DOJ to expose Glencore corruption in Venezuela

The U.S. Department of Justice’s has subpoenaed Glencore, requesting transaction records in Venezuela since 2007. Glencore operations in Venezuela should really start with a “Who is Roberto Wellisch?” In his native Argentina, what Wellisch does for a living is called coimas-gate, a Glencore specialty. Hugo Chavez and Nestor Kirchner set up bilateral trade agreements, whereby Argentinean companies would export hundreds of millions worth of stuff to Venezuela. Wellisch was part of the package. His role? To "secure deals and payments" for all participating Argentinean companies, in exchange for 15%. Kirchner’s decision to place him there would have been retributed somehow, but since this is Venezuela and Argentina we’re talking, nothing ever happened.

By the time that scandal surfaced, Wellisch was already established. Journalist Clavel Rangel reported that Wellisch appeared in Venezuela’s resource-rich Guayana region around 1977, and started acting as Glencore’s man sometime in 2006. Corrupt dealing in iron ore, bauxite, and aluminium involving Glencore have been reported ever since, here, and in other places.

But that’s not all Glencore did in chavista land, where corruption springs eternal, did it? Considering Wellisch’s other partners, it was only a matter of time to dabble into oil and gas with PDVSA.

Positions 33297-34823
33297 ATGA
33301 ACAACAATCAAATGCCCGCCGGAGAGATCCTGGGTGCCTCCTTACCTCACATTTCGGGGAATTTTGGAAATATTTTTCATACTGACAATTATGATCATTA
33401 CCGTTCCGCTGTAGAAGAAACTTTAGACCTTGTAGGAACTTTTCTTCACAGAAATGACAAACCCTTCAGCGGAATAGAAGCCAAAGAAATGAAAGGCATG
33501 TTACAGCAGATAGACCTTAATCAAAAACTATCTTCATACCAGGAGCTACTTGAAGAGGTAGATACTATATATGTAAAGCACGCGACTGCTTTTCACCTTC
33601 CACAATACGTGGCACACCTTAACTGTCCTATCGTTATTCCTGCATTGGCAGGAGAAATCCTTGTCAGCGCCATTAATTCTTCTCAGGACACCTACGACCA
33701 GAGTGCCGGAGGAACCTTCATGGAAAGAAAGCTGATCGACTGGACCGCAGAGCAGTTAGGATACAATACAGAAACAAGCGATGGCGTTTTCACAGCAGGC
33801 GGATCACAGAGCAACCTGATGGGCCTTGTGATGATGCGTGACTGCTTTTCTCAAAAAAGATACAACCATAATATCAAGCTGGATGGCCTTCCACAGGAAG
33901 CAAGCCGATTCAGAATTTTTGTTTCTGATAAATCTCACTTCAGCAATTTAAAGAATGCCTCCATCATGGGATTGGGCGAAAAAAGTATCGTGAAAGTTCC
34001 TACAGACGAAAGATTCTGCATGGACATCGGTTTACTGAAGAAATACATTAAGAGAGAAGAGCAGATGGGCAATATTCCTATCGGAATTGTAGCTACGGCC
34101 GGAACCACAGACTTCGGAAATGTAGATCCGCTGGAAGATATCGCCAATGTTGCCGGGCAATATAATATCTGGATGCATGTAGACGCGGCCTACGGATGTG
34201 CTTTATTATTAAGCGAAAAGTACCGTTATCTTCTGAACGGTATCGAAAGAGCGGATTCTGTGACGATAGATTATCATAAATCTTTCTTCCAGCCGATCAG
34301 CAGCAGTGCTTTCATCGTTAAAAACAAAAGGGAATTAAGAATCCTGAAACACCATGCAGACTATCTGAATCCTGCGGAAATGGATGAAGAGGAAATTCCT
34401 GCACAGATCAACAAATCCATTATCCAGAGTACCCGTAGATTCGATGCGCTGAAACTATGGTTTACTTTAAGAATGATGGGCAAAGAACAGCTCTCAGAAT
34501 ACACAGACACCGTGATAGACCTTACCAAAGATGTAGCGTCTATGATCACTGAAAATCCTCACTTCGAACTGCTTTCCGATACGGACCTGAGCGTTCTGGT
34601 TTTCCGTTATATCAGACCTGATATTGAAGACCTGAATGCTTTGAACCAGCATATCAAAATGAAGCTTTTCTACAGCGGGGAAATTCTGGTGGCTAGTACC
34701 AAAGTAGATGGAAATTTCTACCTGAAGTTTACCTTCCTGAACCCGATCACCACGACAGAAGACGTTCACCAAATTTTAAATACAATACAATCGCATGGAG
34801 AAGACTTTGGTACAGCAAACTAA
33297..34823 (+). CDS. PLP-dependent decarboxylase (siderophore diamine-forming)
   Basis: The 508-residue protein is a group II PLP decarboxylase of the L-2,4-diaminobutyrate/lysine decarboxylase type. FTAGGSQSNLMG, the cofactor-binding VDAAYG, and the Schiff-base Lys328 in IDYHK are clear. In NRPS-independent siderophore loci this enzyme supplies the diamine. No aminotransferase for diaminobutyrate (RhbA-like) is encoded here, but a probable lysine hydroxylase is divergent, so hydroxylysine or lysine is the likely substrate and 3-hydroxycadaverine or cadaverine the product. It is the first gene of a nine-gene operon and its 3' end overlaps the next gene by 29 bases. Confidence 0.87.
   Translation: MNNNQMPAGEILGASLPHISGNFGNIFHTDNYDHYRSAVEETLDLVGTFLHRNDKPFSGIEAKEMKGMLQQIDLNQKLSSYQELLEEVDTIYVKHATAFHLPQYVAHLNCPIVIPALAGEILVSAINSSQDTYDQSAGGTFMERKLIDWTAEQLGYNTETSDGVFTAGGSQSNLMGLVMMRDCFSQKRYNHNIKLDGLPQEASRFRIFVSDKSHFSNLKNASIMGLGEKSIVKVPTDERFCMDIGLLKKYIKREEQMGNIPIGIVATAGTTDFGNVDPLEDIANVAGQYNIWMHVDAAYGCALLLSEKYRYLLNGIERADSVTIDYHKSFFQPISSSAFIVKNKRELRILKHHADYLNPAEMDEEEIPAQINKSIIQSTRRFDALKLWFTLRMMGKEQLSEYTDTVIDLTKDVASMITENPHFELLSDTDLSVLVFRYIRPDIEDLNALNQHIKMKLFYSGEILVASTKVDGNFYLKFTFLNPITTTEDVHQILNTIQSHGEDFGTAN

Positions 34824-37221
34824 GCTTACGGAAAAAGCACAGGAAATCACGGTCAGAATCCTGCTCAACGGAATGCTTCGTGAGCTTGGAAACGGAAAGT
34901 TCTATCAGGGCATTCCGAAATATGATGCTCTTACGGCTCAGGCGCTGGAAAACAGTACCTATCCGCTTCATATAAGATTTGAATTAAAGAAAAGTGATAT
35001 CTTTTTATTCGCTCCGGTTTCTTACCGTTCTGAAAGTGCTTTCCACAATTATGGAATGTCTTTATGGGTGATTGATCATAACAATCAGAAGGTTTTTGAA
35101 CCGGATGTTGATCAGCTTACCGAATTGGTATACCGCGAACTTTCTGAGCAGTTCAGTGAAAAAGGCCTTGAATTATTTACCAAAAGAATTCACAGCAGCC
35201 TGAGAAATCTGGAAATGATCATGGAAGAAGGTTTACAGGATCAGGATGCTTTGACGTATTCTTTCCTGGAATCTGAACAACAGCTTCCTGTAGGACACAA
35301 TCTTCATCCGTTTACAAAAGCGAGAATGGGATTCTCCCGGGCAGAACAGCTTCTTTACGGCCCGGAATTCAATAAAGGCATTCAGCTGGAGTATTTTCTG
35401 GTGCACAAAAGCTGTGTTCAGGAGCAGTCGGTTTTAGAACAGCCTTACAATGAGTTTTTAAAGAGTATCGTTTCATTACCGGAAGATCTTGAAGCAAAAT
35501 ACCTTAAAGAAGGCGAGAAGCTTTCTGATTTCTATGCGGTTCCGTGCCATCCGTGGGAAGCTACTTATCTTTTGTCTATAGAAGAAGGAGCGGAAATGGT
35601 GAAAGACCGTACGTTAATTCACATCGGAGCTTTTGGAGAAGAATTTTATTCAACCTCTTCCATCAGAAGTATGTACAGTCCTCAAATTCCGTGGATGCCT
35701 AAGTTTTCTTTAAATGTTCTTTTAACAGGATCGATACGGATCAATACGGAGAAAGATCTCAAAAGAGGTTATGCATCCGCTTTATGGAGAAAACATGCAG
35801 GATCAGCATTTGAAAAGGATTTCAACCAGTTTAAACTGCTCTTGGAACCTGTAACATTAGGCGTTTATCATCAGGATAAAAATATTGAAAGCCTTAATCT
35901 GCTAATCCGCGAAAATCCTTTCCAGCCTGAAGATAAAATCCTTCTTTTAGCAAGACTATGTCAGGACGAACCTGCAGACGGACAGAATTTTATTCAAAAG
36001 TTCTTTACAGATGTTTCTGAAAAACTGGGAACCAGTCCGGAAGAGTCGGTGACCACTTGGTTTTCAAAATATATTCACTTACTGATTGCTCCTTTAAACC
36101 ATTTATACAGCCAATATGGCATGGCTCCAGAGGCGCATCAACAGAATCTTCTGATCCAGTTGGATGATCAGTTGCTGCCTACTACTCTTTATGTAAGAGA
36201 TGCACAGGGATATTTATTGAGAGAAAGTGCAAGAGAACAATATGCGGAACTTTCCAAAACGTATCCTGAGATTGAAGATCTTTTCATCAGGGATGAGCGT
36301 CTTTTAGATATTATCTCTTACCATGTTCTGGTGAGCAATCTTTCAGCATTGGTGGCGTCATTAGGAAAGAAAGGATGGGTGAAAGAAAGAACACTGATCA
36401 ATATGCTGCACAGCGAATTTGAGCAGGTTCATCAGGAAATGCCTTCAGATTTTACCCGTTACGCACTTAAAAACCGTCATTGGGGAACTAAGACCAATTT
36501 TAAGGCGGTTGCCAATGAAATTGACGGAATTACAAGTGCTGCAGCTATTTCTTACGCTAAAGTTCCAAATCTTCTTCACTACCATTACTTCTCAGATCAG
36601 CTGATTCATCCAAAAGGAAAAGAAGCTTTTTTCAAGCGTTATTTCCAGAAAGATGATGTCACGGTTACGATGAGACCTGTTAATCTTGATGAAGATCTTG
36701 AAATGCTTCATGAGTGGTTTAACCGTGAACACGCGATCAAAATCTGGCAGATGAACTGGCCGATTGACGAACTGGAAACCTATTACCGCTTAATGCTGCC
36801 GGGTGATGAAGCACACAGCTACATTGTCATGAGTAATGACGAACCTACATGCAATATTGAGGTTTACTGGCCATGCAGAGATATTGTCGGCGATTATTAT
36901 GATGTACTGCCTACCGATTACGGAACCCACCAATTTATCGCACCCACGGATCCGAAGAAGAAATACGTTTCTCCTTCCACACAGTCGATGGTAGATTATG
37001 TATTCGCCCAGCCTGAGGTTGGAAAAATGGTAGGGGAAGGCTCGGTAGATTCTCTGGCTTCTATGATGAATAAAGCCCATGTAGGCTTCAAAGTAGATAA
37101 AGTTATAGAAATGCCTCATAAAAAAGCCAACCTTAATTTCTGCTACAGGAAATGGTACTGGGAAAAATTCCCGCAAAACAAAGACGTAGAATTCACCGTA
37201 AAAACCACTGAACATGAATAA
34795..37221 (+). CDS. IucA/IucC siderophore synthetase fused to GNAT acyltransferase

There's more of course, like crude oil shipments to Reliance in India where Glencore appears as intermediary.

Glencore has a new Venezuelan partner: Manuel Chinchilla. Chinchilla runs a mum-and-dad network of offshore shells from Caracas all the way to New Zealand. Crucially, Chinchilla has been “chosen” by CAMIMPEG, an energy trading company controlled by Venezuelan narcos military. When PDVSA confronted the real prospect of losing every last international asset, due to expropriation policies, Maduro had the great idea of creating a parallel structure, so that all PDVSA assets could be transferred free and clear to CAMIMPEG. Since the military are the ones sustaining his regime, Maduro gave full control of CAMIMPEG to them. This was done before passing a decree, on April this year, giving absolute control of PDVSA, and all energy matters and resources, to Manuel Quevedo, a military general.

Esmeralda da SilvaChinchilla's little sister signed a contract with PDVSA's (Ysmel Serrano), whereby his shell (Chemplast Steel Industries Metals Ltd) is to bring to market some 28 million barrels of crude oil, close to $2 billion worth. Another one of his shells, Southern Procurement Services Ltd., allegedly will increase production in some oil fields.

Chinchilla, and sister Esmeralda, will surely achieve what multinationals with thousands of workers have failed to. But their deals, with Glencore in particular, seems to have caught the attention of U.S. authorities.

The news could not have hit CAMIMPEG, Chinchilla, Maduro, et al at a worse time. Sources familiar with the new military regime at PDVSA claim that Maduro is even considering, to woo investors, to amend Venezuela's hydrocarbons' legislation, which forces prospective partners to grant majority stakes to PDVSA, or its associated vehicles, in energy related ventures. With DoJ on its tail, it is likely that Glencore will be forced to reveal their completely corrupt operation in Venezuela. That can only bring more trouble to Maduro et al.

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